Garden Tips for the Garden State – Groundhogs
Whether you call them groundhogs, woodchucks, whistle-pigs, or land-beavers, if you are a New Jersey gardener you know what they are capable of. Nothing can catapult you into a state of Elmer Fudd obsessiveness more quickly, then the destruction caused from a groundhog.
I fell victim to one this year, even though I have my garden fenced in, one got in and over the course of just one night, he was able to sample 5 cabbages, 4 collards, and all of my cucumbers. I am sad to report none of these veggies survived.
Here’s what to do if you have a groundhog wreaking havoc on your garden. If you are wondering, it is true that their is no poison that will kill a groundhog. They simply just throw it up and go back to eating your plants and vegetables.
Annoy Them Until They Leave
Believe it or not, this seems to be somewhat effective. If you know where their borrow is, you can sometimes get them to leave by simply annoying them.
They are very sensitive regarding the cleanliness of their homes. The most effective solution may be to find someone with a cat and ask them to save what they clean out of the litter box. Dump that into their burrow daily until they get fed up and leave.
You can also try other annoyances such as gravel, fertilizer, or a radio playing consistently (obviously not tuned to NJ101.5 as they would just enjoy it and stay put).
You can get a Have-a-heart trap and use some birdseed placed under the back part of the cage. Set this up in your garden if you know they are getting in and use a birdseed with peanuts mixed in as it is extremely attractive to them.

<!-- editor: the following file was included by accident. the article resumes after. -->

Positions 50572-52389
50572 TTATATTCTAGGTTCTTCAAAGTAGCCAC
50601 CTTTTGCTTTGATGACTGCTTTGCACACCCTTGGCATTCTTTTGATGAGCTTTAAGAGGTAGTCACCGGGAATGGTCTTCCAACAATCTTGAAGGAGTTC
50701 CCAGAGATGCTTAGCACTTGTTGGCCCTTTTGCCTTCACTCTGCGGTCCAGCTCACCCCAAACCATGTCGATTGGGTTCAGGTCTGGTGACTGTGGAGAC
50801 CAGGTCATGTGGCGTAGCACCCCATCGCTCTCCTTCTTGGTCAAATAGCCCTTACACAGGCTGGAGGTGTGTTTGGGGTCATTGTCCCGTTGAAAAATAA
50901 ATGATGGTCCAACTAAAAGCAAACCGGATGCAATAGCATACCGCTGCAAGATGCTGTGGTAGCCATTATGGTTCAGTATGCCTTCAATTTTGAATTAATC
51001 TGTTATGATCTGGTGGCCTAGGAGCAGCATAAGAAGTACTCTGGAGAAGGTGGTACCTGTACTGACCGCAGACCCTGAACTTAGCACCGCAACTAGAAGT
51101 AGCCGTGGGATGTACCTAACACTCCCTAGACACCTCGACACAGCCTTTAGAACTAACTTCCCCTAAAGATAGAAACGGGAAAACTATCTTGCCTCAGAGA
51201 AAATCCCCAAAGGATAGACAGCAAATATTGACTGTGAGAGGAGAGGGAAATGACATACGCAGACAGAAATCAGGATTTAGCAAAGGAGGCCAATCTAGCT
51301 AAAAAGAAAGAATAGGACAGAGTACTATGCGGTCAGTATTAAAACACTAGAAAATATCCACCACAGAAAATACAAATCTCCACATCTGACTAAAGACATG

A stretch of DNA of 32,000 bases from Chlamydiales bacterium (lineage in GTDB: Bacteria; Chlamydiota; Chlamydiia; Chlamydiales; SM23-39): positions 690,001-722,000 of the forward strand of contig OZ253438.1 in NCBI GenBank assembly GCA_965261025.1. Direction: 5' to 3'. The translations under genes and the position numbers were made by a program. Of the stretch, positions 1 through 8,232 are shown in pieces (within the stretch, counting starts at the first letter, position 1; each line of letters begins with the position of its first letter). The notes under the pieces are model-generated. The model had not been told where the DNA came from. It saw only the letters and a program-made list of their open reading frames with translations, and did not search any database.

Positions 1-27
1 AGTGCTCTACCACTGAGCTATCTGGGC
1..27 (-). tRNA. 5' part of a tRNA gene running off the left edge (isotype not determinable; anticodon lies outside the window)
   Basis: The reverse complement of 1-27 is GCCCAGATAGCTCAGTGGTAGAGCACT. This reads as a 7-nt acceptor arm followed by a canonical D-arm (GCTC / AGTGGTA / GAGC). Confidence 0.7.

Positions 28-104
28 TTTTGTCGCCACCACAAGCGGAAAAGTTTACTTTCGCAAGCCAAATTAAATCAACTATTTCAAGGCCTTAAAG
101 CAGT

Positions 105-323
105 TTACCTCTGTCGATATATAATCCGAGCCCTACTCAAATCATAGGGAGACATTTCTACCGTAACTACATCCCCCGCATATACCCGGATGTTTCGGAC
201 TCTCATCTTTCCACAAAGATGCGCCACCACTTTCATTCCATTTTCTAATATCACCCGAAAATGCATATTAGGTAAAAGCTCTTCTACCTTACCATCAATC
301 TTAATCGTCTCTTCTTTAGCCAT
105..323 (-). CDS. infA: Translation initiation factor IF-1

Don’t set a trap as insurance if you don’t see them around. It will most likely just draw them in. Only set a trap if you see signs of one. Once they know of a food source they will return until it is gone.
Remember that it is illegal to relocate an animal in NJ, and often they won’t survive anyway. Your options are to shoot it, if you have enough space and a gun. You may also be able to find a company that will come euthanize it for a fee or possibly your local vet. That’s it. Anything short of letting it go on your property or exterminating it humanly is probably considered animal cruelty.
For me this is the best solution to protect your hard work. If it’s done right it will work 100% of the time. Mine failed this year because it wasn’t tied up in one little spot and had fallen over. In previous years I have never had a problem.
You’ll need chicken wire, which is a cheap roll of woven metal that can be found in garden centers or farm supply stores. It may also go by poultry netting and it has a hexagonal pattern to it. Buy a roll at least 5ft in height and some metal stakes about half the height of the wire.
The biggest trick here is making an “L” shape with the fencing that is at least 3 feet high and about a foot or two running along the ground. You can tie this up to the metal stakes using plastic zip ties and cut on a diagonal at each corner leading back to the stake to help with making the turn.
Once this is set up you can add stone or dirt around the base to hold the bottom flare of the fence down to the ground. Make sure there is enough support from the stakes to keep the centers from flopping over.
The groundhog wont be able to chew through the metal fencing and when they go to dig underneath, they will quickly stop once they hit the chicken wire as it will feel terrible on their claws. They are not smart enough to burrow from 2 feet back, and they are too fat to climb over the 3 foot fence.
All in all, there really isn’t a perfect solution. You can’t always make a fence because, let’s face it, the type of fence that works is pretty ugly and only work for designated areas such as veggie gardens. If you don’t have the means to exterminate it, then trapping it will only work a handful of times before the little guy catches on.
If you have a solution that worked for you or if you just want to vent about your groundhog problems, let us know in the comment section below.
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